How Lucky I Am To Have Something That Makes Saying Goodbye So Hard. -AA Milne
Alternative Title: The Ramblings of a Traveller on the Eve of her Departure
As people begin to leave, and of the 30-some long-term and temporary staff who began this summer dwindles down to two nurses, we’ve been given the sole task this week to process this summer in hopes that we’ll be prepared for when we leave.
And it is with full honesty that I admit that I have miserably failed that task.
This past week has been one emotional blow after the other. As soon as I think that I’ve grasped what it means to leave a place that I am not confident in the slightest that I will return to, another facet presents itself. What did I actually learn? How did my perspective change? What will I miss? What will I leave here? And it isn’t just about leaving, it’s about going back. What will differ when I return? How can I be intentional about making changes to the blatantly materialistic life I’ve been leading? How can I function without talking about Chambrun and my students all the time?
It’s been these impossible questions that I’ve acknowledged only to then toss away in exchange for sunny days sitting on the ground in the village with one to five children in my lap and movie nights with my fellow interns. Today is, of course, the last day that I can say “Don’t worry. I’m not leaving yet. I’ll see you later” as in fact, the moment after “later” has finally arrived. In one night, it seems that my task has snuck up on me. So here’s me trying my best to put into words the impossible emotions within.
Each day there has been something that hits me in the part of my heart that I previously thought was just an empty void but actually has turned out to be reserved for this special place. I choke up after the slightest of things. Hearing the dozens of shouts of “Maggie Tout Sauce!” just walking to the village, because strangers know my name. Going to Brigade (Haitian Boys and Girls Scouts) and getting to tell my students and church kids that I have loved this summer, and that I’ll miss them, and just how much I love them, and hearing them sing for us. For holding hands with Peterson, a dear 9 year old that I have only met a handful of times, watching his face light up every time I made a funny expression, and then tearing up when he told me he’ll cry when I leave. There’s been so many people that I didn’t think I actually made relationships with who, in the typical, warm, loving, Haitian fashion, told me they’ll miss me and they love me, like all the young moms in the village. Just knowing that my little interactions made friendships brings me to tears now. Missing my students and getting to see them even for moments throughout this last week. Watching videos of their graduation and crying while beaming with pride. Riding in the back of the truck through Croix-de-Bouquets and Despinos, and seeing the markets and noise and smell and sunshine. Saying goodbye to the kids and adults alike in Chambrun today.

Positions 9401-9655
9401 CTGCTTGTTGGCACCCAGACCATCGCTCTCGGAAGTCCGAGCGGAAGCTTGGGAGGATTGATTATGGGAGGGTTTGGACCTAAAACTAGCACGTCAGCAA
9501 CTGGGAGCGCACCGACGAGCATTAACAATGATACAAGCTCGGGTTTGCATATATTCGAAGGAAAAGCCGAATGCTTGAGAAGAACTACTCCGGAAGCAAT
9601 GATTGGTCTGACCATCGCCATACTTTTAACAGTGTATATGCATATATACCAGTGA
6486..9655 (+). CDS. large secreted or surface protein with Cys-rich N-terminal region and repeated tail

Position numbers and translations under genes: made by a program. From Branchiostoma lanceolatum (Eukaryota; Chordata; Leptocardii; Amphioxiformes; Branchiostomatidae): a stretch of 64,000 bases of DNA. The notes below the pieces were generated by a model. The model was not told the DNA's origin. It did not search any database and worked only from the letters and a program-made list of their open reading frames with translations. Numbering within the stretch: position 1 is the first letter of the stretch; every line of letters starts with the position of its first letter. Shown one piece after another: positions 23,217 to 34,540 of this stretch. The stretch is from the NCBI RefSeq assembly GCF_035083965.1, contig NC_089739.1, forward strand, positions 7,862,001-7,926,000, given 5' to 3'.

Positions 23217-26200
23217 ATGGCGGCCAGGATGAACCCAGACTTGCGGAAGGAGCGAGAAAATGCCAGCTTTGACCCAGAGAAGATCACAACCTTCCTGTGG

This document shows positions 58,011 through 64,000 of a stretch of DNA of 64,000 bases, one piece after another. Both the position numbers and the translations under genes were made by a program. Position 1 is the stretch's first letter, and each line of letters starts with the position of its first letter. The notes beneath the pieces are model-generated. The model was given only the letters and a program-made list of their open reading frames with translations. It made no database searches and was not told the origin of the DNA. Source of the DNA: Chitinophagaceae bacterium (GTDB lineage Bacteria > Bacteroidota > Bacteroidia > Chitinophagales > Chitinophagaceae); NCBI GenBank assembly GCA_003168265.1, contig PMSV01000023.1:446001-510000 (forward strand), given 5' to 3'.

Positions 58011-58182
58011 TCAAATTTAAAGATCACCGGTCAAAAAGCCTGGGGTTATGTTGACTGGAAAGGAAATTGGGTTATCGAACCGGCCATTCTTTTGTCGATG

I’ll miss it all, so terribly.
But the fact is, I am leaving.
Another aspect I’ve come to battle is my own selfishness. There’s something about leaving, anywhere in general, that was especially exaggerated by the temporary yet lengthened position this internship has brought about. It’s this crave to leave a legacy, some kind of lasting mark that says “I’ve helped. I was important. I did something”. It’s entirely selfish and entirely silly. I was a teacher. It means that I made this summer a little more joyful and silly and fun with my class. I loved on my students and loved my friends in the village but I am not Superman. It’s ridiculous to even think that I’ll be remember within the year (although my name really might, just because it’s so funny to them). Even if I come back, nothing would be as magical and numinous as this summer was.
So that is what I am choosing to focus on as I leave. I refuse to drown myself in the overwhelming feelings of panic and loss but instead am taking away what I have gained. I now I have a part of my heart dedicated to Haiti and every one of my 105 students and Chambrun friends. I haven’t left it here, it will go with me wherever my next adventure takes me. I will take away the smiles and laughter, hugs and kisses, songs and tickles, sunshine, lightening storm, dust, friendships, memories.
I have loved this summer. I have loved the challenges I’ve faced and the questions that have still to be answered. I love confronting aspects of myself and my culture I’ve been blind to. I have loved Chambrun and Nehemiah. I love my kids.
When I first saw the chance to go to Haiti, back in March, I was wooed by the promise of another stamp on my passport, another opportunity to view a life other than my own. Thank God it was so, so, so much more than I could’ve ever dreamed.
So I’m coming home. But I am also leaving it.